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What to Look for in Brain Games that Promise Results

Mind On / Off

The scientific community is torn when it comes to the topic of brain games. That’s because this term is still relatively new and ambiguous. In some circles it encompasses any game, with the argument being that if you’re playing the game then you’re using your brain. Others say a brain game is anything that involves strategy, planning or quick thinking. Yet a third group believes the term refers to only those games that are designed specifically to improve cognitive function.

While no definition is wrong, there is a huge distinction between a game that is designed for fun, but also happens to exercise the brain, and a game that’s actually designed to target and enhance certain cognitive abilities. The problem with this discrepancy is that many seniors and Boomers purchase games from the former category thinking they’ll receive the benefits that can only be touted by games in the latter category.

In this way brain games are a lot like diet pills. There are hundreds of manufacturers out there claiming that theirs is the miracle pill that will make someone thin. Their infomercials show before-and-after pictures of perfectly toned individuals, making people believe that they, too, can look this good if they pop this pill. Many take the pills and see no changes.

Then there are the individuals who talk to their doctors about which pills can help them lose weight. The doctor prescribes an FDA-approved weight-loss drug and the individual begins to see immediate results. The difference between the two? Leg work. It takes a lot of education, research and design capabilities to create something that can legitimately assert its effectiveness and benefits.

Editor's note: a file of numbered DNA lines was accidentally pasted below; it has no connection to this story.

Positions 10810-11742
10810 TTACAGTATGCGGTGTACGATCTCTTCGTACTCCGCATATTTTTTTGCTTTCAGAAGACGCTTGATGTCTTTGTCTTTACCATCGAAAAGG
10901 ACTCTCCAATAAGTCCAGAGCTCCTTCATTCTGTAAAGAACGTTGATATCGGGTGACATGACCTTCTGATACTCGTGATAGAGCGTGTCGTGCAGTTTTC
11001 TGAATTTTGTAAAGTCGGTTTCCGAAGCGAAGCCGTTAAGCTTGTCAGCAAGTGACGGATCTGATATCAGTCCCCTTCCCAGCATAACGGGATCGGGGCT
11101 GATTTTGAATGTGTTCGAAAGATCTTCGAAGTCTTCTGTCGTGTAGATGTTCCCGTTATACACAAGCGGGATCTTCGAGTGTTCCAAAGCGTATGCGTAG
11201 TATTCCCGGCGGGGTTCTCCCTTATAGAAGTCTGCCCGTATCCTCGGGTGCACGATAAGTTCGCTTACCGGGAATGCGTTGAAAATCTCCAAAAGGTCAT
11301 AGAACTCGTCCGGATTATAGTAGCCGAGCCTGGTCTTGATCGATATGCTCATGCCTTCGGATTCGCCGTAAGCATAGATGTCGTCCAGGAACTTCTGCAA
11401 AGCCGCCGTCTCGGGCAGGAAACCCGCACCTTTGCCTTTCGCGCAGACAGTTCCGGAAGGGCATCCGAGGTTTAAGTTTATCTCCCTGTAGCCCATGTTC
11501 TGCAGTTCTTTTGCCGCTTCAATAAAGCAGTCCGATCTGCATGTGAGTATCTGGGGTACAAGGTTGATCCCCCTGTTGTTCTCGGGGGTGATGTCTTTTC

So if you’re thinking about buying a brain game for someone who genuinely wants to improve their cognitive function and is hopeful they’ll see tangible results read on to be sure you know what to look for.

Validity

Any stimulating game could be considered a brain game. As we mentioned in a previous post, many popular classic games like Mah Jong, Gin Rummy and Scrabble are versions of brain games because they require a certain amount of wit, strategy, smarts and savvy to come out on top. However, if you’re looking to pay a company for a product that claims it’s specially designed as a “brain game” you need to be sure that they have the proper resources, namely an advisory committee of neurologists, geriatricians and psychiatrists, to prove it.

Proven Abilities

Brain games that say they can make you smarter, faster or sharper should be backed by legitimate scientific research. This usually comes in the form of studies conducted by a team of qualified researchers who can compare the cognitive states of brain game users and a control group both before and after the study.

If you hear any company say that its brain game has guaranteed or proven results, remember these two words: Show me.

Engagement